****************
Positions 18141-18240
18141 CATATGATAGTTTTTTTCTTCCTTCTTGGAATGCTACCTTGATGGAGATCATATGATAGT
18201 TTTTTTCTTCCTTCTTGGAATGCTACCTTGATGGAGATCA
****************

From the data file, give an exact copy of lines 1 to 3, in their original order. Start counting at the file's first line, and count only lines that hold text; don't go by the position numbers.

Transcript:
Positions 18141-18240
18141 CATATGATAGTTTTTTTCTTCCTTCTTGGAATGCTACCTTGATGGAGATCATATGATAGT
18201 TTTTTTCTTCCTTCTTGGAATGCTACCTTGATGGAGATCA